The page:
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I think heat from belt sanding made my glue joint come apart.

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Forum topic by Jimothy posted 07-09-2020 06:16 AM 1182 views 0 times favorited 22 replies Add to Favorites Watch
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Jimothy

56 posts in 1749 days


07-09-2020 06:16 AM

Topic tags/keywords: glue joint failure heat sanding wenge birch

So I glued up some wenge/birch panels together, and I left them for about 2 hours. I know I know I should wait 24 hours, but in my experience it’s always been long enough to at least sand them, I didn’t need to plane them because they were already quite flush. I was using 80 grit on a belt sander and it was producing some heat as per usual, but definitely wasn’t burning the wood, which has happened to me before from putting too much downward pressure. After some time, only one of the glue joints came apart and it seemed like it almost melted the glue or something. It was strange looking, it didn’t look like how uncured glue usually looks.

Is it possible the heat melted the glue joint? Has anyone else had similar experiences? Maybe if it was fully cured it would have been fine, but this has never happened to me before, and I’ve done this a handful of times. Also, it was brand new sandpaper if that makes a difference.


22 replies so far

View LittleBlackDuck's profile

LittleBlackDuck

5001 posts in 1629 days


#1 posted 07-09-2020 07:52 AM

It’s old sandpaper that would tend to buff and therefore heat up (more).

You didn’t mention the glue you used… with Titebond, I’ve often sanded after about 1 hour without issues… Did you put a paper in/on the sander?

You should not put unnecessary pressure on your sander and just let it do it’s job… If you need pressure I thing you should drop a grit or two and work your way up. I think that anything above slightly warm is being overworked.

-- If your first cut is too short... Take the second cut from the longer end... LBD

View PeteStaehling's profile

PeteStaehling

135 posts in 1928 days


#2 posted 07-09-2020 10:05 AM

If you did melt the glue you are probably taking way too heavy of a pass. Multiple lighter passes are the way to go. Speed of feed can be a factor as well. If you are heating up the wood much, I’d recommend rethinking your procedure. You really ought to be able to avoid heating up the wood much at all.

Oh, and yeah I too often run stuff through the sander without waiting long for it to dry. Never had a problem with that.

View Craftsman on the lake's profile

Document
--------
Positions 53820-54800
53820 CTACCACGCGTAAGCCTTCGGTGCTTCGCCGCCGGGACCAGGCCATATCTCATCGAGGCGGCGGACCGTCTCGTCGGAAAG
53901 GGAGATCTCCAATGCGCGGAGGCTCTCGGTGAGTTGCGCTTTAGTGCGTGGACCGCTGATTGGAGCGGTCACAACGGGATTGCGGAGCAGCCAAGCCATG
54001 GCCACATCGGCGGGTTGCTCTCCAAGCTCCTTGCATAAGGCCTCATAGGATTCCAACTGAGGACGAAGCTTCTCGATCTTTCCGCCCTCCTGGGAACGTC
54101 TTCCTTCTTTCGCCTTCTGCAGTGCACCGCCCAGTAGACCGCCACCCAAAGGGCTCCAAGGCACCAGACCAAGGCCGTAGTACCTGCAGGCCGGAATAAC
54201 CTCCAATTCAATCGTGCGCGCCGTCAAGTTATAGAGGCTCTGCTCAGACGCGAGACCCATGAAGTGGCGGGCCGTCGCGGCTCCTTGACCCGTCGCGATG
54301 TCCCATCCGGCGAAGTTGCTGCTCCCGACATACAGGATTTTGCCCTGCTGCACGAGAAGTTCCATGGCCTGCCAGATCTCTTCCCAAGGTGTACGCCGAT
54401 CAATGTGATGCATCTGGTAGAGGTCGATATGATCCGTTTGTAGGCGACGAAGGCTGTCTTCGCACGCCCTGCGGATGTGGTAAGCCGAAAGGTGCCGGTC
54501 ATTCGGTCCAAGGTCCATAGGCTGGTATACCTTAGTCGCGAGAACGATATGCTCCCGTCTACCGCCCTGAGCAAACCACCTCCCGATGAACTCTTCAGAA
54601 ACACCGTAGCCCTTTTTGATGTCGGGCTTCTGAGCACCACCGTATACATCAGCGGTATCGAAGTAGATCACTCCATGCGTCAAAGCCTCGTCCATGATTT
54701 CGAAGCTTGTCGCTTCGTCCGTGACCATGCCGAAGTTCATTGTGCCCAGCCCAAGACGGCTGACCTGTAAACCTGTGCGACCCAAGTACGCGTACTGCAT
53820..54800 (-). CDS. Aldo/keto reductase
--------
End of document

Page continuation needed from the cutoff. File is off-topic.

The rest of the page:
Craftsman on the lake

3397 posts in 4246 days


#3 posted 07-09-2020 11:06 AM

I’ve got two belt sanders. Never had glue come apart but I let it cure a long time. If your piece is fairly large, i.e. it covers the belt, it will generate a lot of heat. The larger the surface the less pressure you can put on it. You must have noticed some slowing down and straining of the unit too. When that happens let up. Takes longr but it has to be.

-- The smell of wood, coffee in the cup, the wife let's me do my thing, the lake is peaceful.

View JackDuren's profile

JackDuren

1260 posts in 1768 days


#4 posted 07-09-2020 01:24 PM

You can pull them from clamps within an hour if clamped correctly. You should be able to work the joint in that time. Just don’t stress the joint.

Why they popped apart u don’t know.

View Rich's profile

Rich

5720 posts in 1398 days


#5 posted 07-09-2020 02:47 PM

I’ve never had that happen. How old was the glue and which one did you use?

-- Half of what we read or hear about finishing is right. We just don’t know which half! — Bob Flexner

View splintergroup's profile

splintergroup

3867 posts in 2031 days


#6 posted 07-09-2020 04:14 PM

Same w/me as to sanding after only a few hours (or even less) with a DS.

Heat does soften the glue up somewhat, but I’ve never had issues, even when the surface (cutting boards) gets quite warm to the touch.

Wenge is somewhat oily so lack of surface prep may have had some effect, but still something is amiss.

View trsnider's profile

trsnider

214 posts in 2819 days


#7 posted 07-09-2020 04:27 PM

Klingspor said I had (very) old belts when I sent one in after the glue failed. They said the glue deteriorates over time and won’t hold up against the heat.